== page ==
Media blog

Be Scared!

Islam in Europe According To Channel 10

September 8 2012


Tzvi Yehezkieli and Channel 10 have chosen an interesting subject for their mini-series "Allah Islam". At the same time, it seems that its agenda has been determined in advance, that the program is full of carelessness, distortion, and falsification of facts.



"Allah Islam", Tzvi Yehezkieli's new documentary series on Channel 10, is already a success. The first episode, which was broadcast last week, received 20 percent of the viewers' share, and reached the top of the daily ratings. This is an incredible achievement for a documentary, and for Channel 10.


According to an advertisement, this is a flagship program in which "Tzvi Yehezkieli impersonates a Muslim and goes on an unprecedented and dangerous journey into the heart of the darkness of Islamic extremism in Europe." The promo doesn't leave much room for doubt – the threatening music, the dramatic graphics, and the editing which emphasizes, again and again, the words "danger", "weapon" and "Islam" – all of this prepares the viewers for a series in which the brave presenter penetrates behind enemy lines.


According to the first episode, the promo delivered exactly the message that Yehezkieli intended. The episode deals with isolation, crime and religious extremism by Muslim immigrants, about which Yehezkieli leaves the viewers with a clear feeling: Islam is an existential threat to Europe, and Muslims are about to take control of the continent. Or, in the words of Yehezkieli himself, in an interview with Radio without Pause: "Religious identity will always overcome national identity. European democracy will surrender to will be a slow occupation of the public space..."


Apart from the high ratings, the first episode also received strong criticism from the TV reviewers at Haaretz and YNet, who claimed that the research was tendentious, and that its agenda was to make the viewers frightened of Islam in Europe.


Keshev decided to check Yehezkieli's research, and were ourselves even surprised by the disturbing conclusions.



False statistics: Fake identities and footage listed from elsewhere


The method of "Allah Islam" is simple. Yehezkieli and his team travel around poor neighborhoods in European cities, pretending to be a Palestinian film crew. They meet (coincidentally?) people and talk with them. Some of them receive a lot of screen time, some of them make do with a single sentence. Between the meetings is footage of violent clashes between police and youth, burning cars, and other violent scenes.

Amidst all this, Yehezkieli tosses out different statistics that give an "objective" feel to the coverage: "There are 200,000 Iraqis in Sweden", "Malmo is 20 percent Muslim [40 percent according to his radio interview]", "Crime here increased 600 percent over the last year", etc. In order to increase the objectivity there are also interviews with public intellectuals and police figures.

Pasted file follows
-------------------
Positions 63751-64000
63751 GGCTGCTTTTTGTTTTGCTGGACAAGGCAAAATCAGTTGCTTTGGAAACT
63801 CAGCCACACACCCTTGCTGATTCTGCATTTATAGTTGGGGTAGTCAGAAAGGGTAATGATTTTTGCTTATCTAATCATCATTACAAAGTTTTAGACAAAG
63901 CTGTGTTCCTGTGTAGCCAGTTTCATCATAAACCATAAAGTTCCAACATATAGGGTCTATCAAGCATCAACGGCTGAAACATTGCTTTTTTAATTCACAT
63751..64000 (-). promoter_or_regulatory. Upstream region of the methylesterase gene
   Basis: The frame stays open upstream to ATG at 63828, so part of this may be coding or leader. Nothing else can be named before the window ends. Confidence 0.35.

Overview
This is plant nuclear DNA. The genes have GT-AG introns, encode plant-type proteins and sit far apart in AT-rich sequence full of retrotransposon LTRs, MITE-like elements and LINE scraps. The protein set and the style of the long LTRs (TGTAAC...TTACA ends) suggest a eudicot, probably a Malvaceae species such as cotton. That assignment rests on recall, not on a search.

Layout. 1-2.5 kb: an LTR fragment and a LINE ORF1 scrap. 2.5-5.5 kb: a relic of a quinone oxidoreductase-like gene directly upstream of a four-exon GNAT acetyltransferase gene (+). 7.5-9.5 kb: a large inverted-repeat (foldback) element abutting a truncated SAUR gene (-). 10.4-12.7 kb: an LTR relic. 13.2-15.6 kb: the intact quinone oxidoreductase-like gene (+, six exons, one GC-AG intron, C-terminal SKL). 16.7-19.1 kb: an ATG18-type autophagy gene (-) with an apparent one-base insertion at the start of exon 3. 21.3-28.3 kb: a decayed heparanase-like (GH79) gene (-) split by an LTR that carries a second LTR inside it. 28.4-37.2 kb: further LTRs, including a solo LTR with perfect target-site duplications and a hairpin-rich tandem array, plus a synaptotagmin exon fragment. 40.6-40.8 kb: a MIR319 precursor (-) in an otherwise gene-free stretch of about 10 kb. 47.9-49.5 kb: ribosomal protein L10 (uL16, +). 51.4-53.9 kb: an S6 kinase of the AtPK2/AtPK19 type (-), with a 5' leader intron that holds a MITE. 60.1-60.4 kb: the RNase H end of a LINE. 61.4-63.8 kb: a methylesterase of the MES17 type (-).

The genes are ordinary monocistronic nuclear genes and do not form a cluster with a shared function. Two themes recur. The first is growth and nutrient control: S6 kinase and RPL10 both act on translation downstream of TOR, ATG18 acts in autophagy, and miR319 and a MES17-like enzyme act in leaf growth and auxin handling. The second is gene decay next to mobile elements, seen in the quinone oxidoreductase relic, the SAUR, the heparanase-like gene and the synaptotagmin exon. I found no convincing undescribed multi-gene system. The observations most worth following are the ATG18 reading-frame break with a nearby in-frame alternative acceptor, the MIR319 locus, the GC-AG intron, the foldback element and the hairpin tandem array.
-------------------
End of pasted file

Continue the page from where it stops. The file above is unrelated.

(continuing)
But our research found that this episode was distorted, deceptive, and unreliable.



Fake identities of interviewees


Throughout the episode there were interviews with professionals, who were supposed to complete the general picture that was described in the interviews with the immigrants on the streets. These figures were presented as independent, objective professionals from across the political spectrum. But, from our research, it becomes clear that most of the interviewees were presented inaccurately. Here are a few examples:


- Lars Hedegaard – Presented as a "historian and socialist, active in the left-wing in Denmark" In reality he is a member of the national right-wing Danish Party. In 2011, he was convicted of hate speech against Islam, after he claimed in an interview that "girls in Muslim families are raped by their uncles, their cousins, or their dad", and that "Muslims lies and distort the truth wherever possible" (he was eventually acquitted by the Danish Supreme Court after he claimed that he hadn't seen the final versions of the interviews and that he wouldn't have wanted them to be published in their original form).

- Rafael Deri – Presented as a "sociologist and expert on immigrant communities." In reality he is a professor of political education and an expert on biblical research, who is well-known in France for his anti-Palestinian and anti-Muslim views.

- John Levi Breur
– Presented as a "former judge and an expert on fighting terror." In reality, he is active on the French right. When he worked for the police he was criticized by human rights groups for his interrogation techniques.


These are only a few of the mistakes, but we have made do with the most blatant ones. More than the problematic way in which the immigrants were chosen, as opposed to the right-wing intellectuals, there is a major problem here of deceiving the audience. "Professionals" give the program its tone. They present it as neutral and objective – when really they have a clear agenda. But this is intentionally hidden from the viewers in order to serve a certain purpose. It's difficult to believe that the research of Channel 10's flagship program would mistakenly present a right-winger who has been convicted of a hate crime as a socialist.


It's legitimate to interview right-wing personalities, but it's not legitimate to pretend they're something they're not. Similarly, it's not professional to bring a certain opinion without bringing an opposing view. This deception of the viewers is a form of propaganda, sometimes with a touch of conspiracy theory. This is not how a serious investigative journalist works.



Footage from unrelated events